What is "Environmental Health"?
"Environmental Health" is defined as "Those aspects of human health determined by physical, chemical, biological and social factors in the environment". The strategy states further that "Environmental Health practice covers the assessment, correction, control and prevention of environmental factors that can adversely affect health, as well as the enhancement of those aspects of the environment that can improve human health" (enHealth Council).
What Environmental Health Officers (EHOs) do?
EHOs carry out roles related to the enforcement of various parts of the Public Health Act 2010, Public Health (Tobacco) Act 2008, Smoke Free Environment Act 2000 and Regulations. EHOs are also responsible for a number of non-statutory areas involving collaborative work with other local and state government authorities. Details of these roles are outlined below.
Public Health Act 2010 and Regulations
Public Health Risks Generally
EHOs investigate matters which constitute actual or potential health risks and which may or may not be successfully resolved by a local authority (eg. local Council EHOs) or fall outside the ambit of other government departments (eg. Department of Fair Trading, WorkCover Authority). These can vary from general hygiene risks to risks of exposure to specific hazardous chemicals or infectious disease.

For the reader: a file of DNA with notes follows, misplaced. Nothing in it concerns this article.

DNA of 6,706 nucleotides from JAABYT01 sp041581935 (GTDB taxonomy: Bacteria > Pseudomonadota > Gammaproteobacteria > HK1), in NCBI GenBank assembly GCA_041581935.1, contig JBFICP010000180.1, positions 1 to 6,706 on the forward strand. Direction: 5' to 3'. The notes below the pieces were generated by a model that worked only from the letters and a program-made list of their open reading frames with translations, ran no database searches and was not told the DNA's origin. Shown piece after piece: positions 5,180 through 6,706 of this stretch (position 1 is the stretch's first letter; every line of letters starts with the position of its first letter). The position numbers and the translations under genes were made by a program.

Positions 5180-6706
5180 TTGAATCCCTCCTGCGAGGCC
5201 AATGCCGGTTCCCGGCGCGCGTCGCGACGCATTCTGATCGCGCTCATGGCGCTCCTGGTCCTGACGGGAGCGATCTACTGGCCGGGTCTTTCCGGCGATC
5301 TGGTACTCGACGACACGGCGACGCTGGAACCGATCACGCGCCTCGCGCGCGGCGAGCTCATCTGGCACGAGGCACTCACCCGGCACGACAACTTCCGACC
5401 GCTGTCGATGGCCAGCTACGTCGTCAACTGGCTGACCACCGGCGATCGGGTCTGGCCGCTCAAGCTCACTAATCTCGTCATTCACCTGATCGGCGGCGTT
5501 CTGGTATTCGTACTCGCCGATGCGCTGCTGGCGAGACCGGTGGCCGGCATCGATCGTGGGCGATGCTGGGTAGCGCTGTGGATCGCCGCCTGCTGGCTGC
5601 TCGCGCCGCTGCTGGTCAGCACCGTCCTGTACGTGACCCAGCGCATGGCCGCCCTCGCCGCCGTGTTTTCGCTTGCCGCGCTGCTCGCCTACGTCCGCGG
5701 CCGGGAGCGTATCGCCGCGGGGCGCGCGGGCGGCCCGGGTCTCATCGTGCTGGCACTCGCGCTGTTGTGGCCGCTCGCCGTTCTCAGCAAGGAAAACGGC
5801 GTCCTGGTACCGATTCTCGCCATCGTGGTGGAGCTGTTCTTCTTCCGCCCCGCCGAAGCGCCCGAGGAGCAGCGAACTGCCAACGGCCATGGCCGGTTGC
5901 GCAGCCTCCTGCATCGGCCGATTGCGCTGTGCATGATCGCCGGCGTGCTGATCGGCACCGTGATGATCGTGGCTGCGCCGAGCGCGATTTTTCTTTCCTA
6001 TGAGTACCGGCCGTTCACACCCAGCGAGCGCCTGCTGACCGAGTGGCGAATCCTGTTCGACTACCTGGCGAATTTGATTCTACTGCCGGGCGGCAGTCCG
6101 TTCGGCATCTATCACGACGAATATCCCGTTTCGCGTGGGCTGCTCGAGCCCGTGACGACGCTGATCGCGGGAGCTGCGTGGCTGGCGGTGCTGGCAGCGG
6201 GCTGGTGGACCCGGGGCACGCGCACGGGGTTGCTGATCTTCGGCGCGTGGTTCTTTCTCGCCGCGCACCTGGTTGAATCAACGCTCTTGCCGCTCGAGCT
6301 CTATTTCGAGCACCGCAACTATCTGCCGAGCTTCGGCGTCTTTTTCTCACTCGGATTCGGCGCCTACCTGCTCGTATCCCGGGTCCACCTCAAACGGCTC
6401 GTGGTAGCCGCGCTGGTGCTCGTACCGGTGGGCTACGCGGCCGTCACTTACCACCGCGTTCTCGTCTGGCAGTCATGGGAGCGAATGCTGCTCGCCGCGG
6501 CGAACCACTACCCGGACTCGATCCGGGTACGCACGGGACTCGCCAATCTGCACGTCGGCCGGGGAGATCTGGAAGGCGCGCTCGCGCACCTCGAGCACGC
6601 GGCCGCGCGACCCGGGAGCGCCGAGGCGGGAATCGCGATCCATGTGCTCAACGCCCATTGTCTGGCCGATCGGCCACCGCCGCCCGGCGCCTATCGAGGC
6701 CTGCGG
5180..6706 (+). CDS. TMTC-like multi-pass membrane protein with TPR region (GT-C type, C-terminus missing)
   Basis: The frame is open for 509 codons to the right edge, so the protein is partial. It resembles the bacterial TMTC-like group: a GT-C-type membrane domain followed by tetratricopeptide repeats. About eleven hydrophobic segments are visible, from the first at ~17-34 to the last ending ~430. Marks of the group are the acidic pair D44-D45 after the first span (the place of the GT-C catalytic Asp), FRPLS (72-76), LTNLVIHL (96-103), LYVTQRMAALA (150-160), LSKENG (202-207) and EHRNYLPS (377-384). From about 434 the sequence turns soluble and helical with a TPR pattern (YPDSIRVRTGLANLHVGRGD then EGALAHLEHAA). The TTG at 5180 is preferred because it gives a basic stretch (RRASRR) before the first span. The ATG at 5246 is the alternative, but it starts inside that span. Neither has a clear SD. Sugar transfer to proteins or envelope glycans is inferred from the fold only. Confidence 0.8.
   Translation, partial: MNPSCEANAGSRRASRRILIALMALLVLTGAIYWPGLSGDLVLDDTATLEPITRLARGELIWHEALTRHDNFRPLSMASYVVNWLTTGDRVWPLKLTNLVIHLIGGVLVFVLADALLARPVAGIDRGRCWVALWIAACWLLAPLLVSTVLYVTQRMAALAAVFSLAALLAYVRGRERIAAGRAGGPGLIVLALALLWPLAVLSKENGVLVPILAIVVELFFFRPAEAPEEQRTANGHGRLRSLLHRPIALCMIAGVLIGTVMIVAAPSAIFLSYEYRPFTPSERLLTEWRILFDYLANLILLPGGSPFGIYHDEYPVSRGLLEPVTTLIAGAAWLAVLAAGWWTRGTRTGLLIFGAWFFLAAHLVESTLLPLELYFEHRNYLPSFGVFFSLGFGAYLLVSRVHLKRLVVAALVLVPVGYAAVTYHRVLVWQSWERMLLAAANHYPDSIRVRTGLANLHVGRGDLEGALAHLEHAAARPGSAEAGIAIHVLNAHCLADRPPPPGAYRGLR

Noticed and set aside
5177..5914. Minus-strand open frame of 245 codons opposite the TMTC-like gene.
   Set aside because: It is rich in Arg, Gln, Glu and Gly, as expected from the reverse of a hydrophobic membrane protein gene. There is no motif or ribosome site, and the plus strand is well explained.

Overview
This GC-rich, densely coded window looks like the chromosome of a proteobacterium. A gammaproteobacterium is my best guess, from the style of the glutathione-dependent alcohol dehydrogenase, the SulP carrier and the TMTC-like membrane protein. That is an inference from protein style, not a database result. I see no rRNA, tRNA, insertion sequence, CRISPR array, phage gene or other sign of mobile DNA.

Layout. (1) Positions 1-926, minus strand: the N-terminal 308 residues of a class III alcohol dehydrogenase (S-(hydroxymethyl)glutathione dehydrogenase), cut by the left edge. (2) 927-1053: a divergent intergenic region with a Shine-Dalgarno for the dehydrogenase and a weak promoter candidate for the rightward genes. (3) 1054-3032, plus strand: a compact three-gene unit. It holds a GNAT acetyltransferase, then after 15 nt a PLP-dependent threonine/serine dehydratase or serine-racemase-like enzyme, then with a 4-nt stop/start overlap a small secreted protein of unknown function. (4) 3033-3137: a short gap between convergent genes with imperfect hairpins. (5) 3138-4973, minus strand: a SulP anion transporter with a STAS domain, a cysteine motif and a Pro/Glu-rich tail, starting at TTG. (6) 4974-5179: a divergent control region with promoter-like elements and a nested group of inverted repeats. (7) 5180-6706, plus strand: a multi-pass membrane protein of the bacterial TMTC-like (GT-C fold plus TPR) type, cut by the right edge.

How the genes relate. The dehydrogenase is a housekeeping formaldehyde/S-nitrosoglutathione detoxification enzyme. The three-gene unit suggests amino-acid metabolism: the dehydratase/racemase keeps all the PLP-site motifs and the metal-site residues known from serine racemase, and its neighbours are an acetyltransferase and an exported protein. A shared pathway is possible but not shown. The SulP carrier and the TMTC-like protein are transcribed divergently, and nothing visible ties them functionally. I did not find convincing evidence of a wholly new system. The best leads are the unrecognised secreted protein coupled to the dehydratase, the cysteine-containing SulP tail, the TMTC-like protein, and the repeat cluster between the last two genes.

Public & Private (Commercial) Water Supplies
EHOs are involved in drinking water quality monitoring programs to ensure the availability and safe supply of water for drinking, food preparation and personal hygiene. The Chief Health Officer may issue a boil water alert as a precaution in response to an event where the quality of drinking water is of concern. Information on maintaining safe water supplies is available at:http://www.health.nsw.gov.au/environment/water/Pages/drinking-water.aspx